Illiberal Secularism to Illiberal Democracy: Turkey's Evolving Laiklik and Its Implications on Muslim Politics
Abushanab, Fatima Gulhan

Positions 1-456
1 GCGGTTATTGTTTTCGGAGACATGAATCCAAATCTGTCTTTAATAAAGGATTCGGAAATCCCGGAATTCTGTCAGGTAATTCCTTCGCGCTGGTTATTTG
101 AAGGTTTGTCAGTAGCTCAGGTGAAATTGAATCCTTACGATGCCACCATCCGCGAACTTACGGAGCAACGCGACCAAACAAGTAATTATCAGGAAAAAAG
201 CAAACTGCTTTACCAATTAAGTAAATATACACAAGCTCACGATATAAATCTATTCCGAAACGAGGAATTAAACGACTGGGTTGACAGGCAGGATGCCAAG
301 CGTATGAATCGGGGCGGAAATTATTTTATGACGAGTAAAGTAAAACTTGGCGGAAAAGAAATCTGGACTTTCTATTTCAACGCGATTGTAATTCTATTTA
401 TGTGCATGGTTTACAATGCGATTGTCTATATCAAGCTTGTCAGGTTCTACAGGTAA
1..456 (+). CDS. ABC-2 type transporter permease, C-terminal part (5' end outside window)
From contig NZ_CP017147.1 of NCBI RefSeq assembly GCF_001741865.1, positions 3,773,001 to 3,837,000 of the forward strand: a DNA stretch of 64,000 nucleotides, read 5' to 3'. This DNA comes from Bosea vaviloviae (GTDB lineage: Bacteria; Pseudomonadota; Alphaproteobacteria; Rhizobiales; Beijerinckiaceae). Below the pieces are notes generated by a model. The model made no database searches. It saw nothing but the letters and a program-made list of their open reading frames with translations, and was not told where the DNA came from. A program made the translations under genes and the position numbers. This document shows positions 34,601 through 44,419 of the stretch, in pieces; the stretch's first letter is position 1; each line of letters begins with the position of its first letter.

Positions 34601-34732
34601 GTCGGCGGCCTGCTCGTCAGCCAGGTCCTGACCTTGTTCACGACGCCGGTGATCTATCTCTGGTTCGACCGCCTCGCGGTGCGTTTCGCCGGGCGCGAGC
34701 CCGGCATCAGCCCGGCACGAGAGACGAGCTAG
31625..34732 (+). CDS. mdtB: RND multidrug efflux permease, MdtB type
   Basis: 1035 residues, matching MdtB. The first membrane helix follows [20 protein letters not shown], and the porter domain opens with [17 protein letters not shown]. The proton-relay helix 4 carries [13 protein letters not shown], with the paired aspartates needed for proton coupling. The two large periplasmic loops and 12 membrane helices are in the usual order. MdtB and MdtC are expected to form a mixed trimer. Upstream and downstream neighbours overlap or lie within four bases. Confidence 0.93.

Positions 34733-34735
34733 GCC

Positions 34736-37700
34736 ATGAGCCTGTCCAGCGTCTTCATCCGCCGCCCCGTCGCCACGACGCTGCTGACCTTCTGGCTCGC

In an increasingly desecularizing world the discussions that surround the role of religion in public life continue to pose fundamental questions to the process of democratization in general and to the matters pertinent to civic engagement, rights discourse and equality, in particular. Turkey, in this context, heeds attention as a uniquely positioned secular Muslim democratic nation-state. This thesis questions both the secular and democratic traits of the Turkish state to show that it is neither secular nor democratic in the way that both of these concepts are widely accepted. The thesis first deconstructs the concept of Turkish secularism to show the illiberal nature it assumed over the decades. It goes on to explain how this particular take on secularism became the main leverage used for the state's existentiality, longevity and empowerment. The thesis argues that the very nature of secular illiberalism played an important role in Turkey's lingering democratization process giving way to the rise of an illiberal democracy.
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